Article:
Amazon suffered a huge loss in the first quarter of 2022, you also know what is the news …

New Delhi. Amazon delivered a disappointing quarter and outlook on Thursday as the e-commerce giant was battered by higher costs to run its warehouses and deliver packages to customers.

Shares were down 9% in after-hours trading. After a long-running jump in sales during the COVID-19 pandemic, Amazon is facing challenges. Company expenses soared as did higher pay offers to attract workers. A fulfillment center in New York City voted to make Amazon the first US union, resulting in the retailer contesting. And the higher fuel price reduces consumers’ disposable income, just as it is making delivery more expensive for Amazon, the world’s largest online retailer.

Amazon’s forecast suggests the price hike of its fast-shipping Club Prime may not be enough to prop up its profit last quarter. The company is expected to lose $1 billion (about Rs 7,650 crore) in operating income this quarter, or up to $3 billion (about Rs 22,950 crore). This is lower than the operating profit of $7.7 billion (about Rs 58,900 crore) in the same period last year.

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“It was a tough quarter for Amazon, with trends in the wrong direction in every major area of ​​the business and a weak outlook for the second quarter,” said Andrew Lipsman, principal analyst at Insider Intelligence.

Still, there were bright spots like Amazon Web Services, which was attended by new CEO Andy Jesse before taking the company’s top job last year. The unit posted revenue up 37 per cent to $18.4 billion (about Rs 1,40,750 crore), slightly ahead of analysts’ estimates.

Jassi said the company has finally met its warehouse staffing and capacity requirements, but there is still work to be done to improve productivity.

He said in a press release, “This may take some time, especially as we work through ongoing inflation and supply chain pressures. We see encouraging progress on several customer experience dimensions, including delivery speed performance, as we now move through levels.” The early 2020s have not been seen since the months just before the pandemic.”

Inflation hit Amazon:
Amazon’s results called consumer demand into question. While online store sales declined and the number of products sold was flat in the first quarter, the retailer’s chief financial officer Brian Olsavsky said the company was pleased with the pace of purchases from buyers. He added that inflation has not dampened down to the normal ordering pattern so far.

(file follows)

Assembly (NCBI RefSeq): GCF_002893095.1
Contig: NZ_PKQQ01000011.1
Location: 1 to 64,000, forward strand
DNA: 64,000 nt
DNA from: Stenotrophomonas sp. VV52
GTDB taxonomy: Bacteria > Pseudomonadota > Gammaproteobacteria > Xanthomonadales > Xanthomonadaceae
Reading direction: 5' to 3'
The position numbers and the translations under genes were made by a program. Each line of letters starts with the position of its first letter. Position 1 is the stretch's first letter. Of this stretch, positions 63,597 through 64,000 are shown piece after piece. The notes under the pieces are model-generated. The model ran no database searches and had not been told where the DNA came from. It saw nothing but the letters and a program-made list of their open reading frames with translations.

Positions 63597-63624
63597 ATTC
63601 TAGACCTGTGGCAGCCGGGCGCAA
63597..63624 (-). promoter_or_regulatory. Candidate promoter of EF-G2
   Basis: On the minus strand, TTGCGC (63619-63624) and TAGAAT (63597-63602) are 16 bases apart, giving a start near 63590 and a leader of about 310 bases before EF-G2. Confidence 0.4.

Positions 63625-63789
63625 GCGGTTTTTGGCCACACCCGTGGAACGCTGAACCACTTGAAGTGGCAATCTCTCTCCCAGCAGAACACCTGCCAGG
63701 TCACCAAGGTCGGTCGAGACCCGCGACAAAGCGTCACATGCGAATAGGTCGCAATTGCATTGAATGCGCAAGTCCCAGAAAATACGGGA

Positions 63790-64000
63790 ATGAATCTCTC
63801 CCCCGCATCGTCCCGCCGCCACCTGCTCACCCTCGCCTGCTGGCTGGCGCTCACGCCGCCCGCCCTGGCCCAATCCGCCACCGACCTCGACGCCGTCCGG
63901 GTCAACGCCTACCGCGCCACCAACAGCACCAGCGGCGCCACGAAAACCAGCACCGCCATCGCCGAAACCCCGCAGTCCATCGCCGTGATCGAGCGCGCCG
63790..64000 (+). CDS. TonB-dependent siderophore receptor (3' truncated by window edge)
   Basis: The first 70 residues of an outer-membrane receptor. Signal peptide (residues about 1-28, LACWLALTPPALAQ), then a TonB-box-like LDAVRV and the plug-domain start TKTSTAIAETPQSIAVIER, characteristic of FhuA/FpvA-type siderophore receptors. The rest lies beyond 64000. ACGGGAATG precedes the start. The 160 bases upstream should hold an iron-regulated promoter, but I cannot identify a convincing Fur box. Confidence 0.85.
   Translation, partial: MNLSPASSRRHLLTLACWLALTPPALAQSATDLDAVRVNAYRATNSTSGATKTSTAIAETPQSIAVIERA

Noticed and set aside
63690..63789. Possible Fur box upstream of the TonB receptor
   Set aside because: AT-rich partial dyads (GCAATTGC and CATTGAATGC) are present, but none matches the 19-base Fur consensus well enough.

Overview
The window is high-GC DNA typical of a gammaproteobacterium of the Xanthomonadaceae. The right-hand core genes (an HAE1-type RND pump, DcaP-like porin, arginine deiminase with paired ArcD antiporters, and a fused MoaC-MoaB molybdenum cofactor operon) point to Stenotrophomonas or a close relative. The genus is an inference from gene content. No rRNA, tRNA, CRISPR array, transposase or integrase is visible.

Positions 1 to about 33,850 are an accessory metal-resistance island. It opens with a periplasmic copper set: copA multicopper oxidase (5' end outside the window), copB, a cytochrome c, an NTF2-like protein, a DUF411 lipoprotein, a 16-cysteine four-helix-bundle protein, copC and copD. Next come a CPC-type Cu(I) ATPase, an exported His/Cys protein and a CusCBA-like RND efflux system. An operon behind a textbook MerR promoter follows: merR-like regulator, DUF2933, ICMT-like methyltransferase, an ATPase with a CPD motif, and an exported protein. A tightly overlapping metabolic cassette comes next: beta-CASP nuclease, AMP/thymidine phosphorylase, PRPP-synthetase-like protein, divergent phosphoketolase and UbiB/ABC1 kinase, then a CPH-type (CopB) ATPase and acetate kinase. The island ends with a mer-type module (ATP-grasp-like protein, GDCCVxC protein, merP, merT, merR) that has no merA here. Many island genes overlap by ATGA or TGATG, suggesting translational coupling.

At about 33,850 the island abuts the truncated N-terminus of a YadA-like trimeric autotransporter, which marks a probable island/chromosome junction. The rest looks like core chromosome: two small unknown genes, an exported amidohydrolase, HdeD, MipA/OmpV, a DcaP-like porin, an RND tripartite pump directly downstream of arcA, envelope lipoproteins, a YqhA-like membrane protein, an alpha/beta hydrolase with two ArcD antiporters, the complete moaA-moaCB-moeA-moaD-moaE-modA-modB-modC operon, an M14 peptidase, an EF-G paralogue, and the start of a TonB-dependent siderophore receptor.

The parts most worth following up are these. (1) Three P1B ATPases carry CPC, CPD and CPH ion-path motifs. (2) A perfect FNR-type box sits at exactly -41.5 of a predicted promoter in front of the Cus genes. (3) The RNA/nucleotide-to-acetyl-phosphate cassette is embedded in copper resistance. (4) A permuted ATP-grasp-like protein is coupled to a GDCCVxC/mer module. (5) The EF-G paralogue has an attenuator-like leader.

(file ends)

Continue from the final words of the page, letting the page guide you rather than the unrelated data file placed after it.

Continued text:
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Net sales in the first quarter stood at $116.4 billion (about Rs 8,90,390 crore), in line with analysts’ expectations, according to IBES data from Refinitiv.

Amazon reported a loss of $3.8 billion (approximately Rs 29,070 crore), or $7.56 (approximately Rs 580 crore) per share, compared to a profit of $8.1 billion (approximately Rs 61,960 crore), or 15.79 (approximately Rs 1,200 crore). Shares, a year ago. This partly reflects the $7.6 billion (about Rs 58,140 crore) drop in the value of its stake in electric vehicle maker Rivian.

In the company’s largest market, North America, sales grew 8 percent, while operating expenses rose 16 percent to $71 billion (about Rs 5,43,185 crore).

Olsavsky told reporters that the company’s costs were about $6 billion higher than a year ago, including inflationary pressures of $2 billion (about Rs 15,300 crore). These range from higher salaries – although the company has largely pulled back on its signing bonus – to fuel costs 1.5 times more than it did a year ago. Olsavsky told analysts that Russia’s invasion of Ukraine contributed to the higher prices.

Amazon aims to optimize transfers between warehouses to rein in expenses. It is also in an unusual state of spare warehousing and transportation capacity – costing it around $2 billion (about Rs 15,300 crore) in the first quarter.

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That means Amazon needs to fulfill more orders to justify the space, said Scott Mushkin, founder of research firm R5 Capital. The potential will likely come in handy on Prime Day, Amazon’s annual sales blitz. The company announced on Thursday that the event will take place in July.

“Now they have a huge amount of distribution and logistics infrastructure. To take advantage of that, they need volume,” Mushkin said.

The e-commerce giant’s results in brick-and-mortar retail have been mixed. In March Amazon said it planned to close all 68 of its bookstores, pop-ups and other home goods stores, as well as focusing more on groceries. For example, it recently automated two Whole Foods locations to make them cashierless. The company’s physical store sales grew 17 percent to $4.6 billion (about Rs 35,170 crore).

Amazon’s outlook reflects broader industry challenges. This week, United Parcel Service, one of Amazon’s partners, said it expects e-commerce delivery growth to slow.

Amazon’s estimated net sales for the second quarter will be between $116 billion (approximately Rs 8,86,860 crore) and $121 billion (approximately Rs 9,25,080 crore). Analysts were expecting $125.5 billion (about Rs 9,59,490 crore).

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